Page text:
“It’s all about planting a seed,” says Thomas. “When you plant a seed, you have the faith that it may grow or it may not, so you plant enough seeds and some of those seeds are going to bear fruit … Maybe you water it, maybe someone else does. Then the seed grows, but sometimes we don’t see the harvest.”
Thus, Thomas envisions her efforts regarding children’s literature as “seed work.” If able to get the right kinds of books in the hands of kids from families who, say, don’t like people who look like them, or are in abusive households or in neighborhoods that are distressed, for instance, it will “stimulate their imagination,” says Thomas. “They will be able to imagine otherwise. I have to believe that.”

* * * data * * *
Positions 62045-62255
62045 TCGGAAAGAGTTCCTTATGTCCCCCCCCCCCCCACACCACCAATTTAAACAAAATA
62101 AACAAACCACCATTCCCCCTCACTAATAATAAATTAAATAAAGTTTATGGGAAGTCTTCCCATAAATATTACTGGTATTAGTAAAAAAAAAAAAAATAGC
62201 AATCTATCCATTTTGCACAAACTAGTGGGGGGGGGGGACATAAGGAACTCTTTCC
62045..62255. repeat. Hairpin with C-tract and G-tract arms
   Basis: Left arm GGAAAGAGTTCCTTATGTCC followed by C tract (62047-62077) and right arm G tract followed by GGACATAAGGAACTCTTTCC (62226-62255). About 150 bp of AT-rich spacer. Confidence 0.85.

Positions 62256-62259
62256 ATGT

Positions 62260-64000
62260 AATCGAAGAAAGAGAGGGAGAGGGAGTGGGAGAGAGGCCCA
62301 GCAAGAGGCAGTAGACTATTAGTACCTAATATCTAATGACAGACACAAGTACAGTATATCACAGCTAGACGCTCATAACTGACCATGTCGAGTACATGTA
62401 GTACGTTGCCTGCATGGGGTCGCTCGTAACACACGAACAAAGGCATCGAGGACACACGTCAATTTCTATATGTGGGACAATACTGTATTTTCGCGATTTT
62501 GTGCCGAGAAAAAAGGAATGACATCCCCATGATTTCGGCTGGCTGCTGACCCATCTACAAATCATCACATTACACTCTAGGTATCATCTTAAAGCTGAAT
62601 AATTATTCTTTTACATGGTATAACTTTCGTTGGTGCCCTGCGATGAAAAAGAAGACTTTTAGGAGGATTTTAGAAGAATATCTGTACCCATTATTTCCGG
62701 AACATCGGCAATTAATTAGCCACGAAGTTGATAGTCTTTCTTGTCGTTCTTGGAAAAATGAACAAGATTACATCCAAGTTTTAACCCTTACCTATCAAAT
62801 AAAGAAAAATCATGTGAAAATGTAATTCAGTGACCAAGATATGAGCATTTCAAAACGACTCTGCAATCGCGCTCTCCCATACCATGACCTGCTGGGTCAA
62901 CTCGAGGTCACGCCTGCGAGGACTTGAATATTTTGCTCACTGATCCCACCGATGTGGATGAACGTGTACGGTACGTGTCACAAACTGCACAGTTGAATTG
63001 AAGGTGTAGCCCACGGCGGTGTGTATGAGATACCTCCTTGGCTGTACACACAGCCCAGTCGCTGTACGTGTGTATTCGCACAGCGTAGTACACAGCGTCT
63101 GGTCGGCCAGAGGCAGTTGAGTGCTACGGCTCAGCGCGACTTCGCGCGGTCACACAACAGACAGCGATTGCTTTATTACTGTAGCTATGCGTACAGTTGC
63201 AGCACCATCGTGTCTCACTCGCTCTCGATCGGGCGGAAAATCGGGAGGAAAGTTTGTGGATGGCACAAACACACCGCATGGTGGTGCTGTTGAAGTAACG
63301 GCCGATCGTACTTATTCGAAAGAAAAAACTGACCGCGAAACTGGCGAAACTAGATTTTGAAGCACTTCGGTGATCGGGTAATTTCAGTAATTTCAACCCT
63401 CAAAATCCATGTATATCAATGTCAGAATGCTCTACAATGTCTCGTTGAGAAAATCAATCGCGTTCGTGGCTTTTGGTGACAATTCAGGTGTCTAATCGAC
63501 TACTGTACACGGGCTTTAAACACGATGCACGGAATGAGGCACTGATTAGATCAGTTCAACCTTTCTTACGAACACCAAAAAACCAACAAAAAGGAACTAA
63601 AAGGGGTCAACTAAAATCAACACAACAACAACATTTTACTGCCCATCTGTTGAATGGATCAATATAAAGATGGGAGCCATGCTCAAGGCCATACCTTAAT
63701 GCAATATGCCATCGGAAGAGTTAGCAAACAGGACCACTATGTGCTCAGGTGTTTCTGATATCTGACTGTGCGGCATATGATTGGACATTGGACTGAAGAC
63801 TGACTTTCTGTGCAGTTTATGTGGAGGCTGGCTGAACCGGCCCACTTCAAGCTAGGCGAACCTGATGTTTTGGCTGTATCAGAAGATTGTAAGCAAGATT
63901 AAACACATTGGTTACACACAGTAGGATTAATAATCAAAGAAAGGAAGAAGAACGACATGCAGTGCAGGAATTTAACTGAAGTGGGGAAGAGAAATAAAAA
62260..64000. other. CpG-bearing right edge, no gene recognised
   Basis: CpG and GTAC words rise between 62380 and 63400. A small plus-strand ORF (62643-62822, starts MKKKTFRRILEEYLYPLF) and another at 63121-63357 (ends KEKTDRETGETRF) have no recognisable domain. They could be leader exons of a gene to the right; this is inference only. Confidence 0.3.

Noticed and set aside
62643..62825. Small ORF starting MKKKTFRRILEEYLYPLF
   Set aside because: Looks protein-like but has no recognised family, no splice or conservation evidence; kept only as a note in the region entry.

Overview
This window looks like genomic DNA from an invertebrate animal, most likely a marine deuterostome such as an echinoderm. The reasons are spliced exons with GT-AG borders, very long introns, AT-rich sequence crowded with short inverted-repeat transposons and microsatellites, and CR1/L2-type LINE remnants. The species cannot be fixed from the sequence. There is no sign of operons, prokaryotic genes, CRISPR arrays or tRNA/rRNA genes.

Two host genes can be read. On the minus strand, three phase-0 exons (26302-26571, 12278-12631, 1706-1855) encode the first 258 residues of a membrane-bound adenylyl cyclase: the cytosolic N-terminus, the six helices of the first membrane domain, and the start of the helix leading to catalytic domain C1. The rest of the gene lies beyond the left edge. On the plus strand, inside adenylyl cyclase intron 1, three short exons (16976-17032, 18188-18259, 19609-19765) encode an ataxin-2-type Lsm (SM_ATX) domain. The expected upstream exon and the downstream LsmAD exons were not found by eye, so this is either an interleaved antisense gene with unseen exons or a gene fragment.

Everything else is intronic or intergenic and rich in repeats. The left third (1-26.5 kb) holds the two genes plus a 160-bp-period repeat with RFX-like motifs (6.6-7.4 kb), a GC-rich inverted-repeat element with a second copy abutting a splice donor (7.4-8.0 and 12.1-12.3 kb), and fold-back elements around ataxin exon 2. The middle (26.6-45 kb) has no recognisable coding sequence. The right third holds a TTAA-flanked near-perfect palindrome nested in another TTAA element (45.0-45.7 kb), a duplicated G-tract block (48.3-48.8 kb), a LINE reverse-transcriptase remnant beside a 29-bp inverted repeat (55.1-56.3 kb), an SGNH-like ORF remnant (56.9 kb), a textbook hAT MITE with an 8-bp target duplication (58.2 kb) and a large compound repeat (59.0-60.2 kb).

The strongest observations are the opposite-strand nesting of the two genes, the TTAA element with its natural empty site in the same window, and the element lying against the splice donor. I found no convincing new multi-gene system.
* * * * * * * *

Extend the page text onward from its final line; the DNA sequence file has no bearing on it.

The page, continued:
That’s why, for at least five years, Thomas and the graduate students who work with her at Penn GSE have compiled and published lists of the best diverse books for young readers. Throughout the past month, Rabani Garg, a doctoral student and graduate research assistant, has sifted through—with the guidance of Thomas—selections from past years, and pulled out the best ones that emphasize anti-racism thinking for this particular moment. The list, just in time for summer break, is showcased below:
Middle grade books
Young adult books
- March Trilogy (by John Lewis, Andrew Aydin, & Nate Powell; Top Shelf Productions)
- I Am Alfonso Jones (Tony Medina, Stacey Robinson, & John Jennings; Lee & Low Books)
- Black (Kwanza Osajyefo, Jamal Igle, Robin Riggs, Tim Smith III, Derwin Roberson, & Khary Randolph)
- Kindred (Octavia E. Butler, John Jennings, & Damian Duffy; Abrams ComicArts)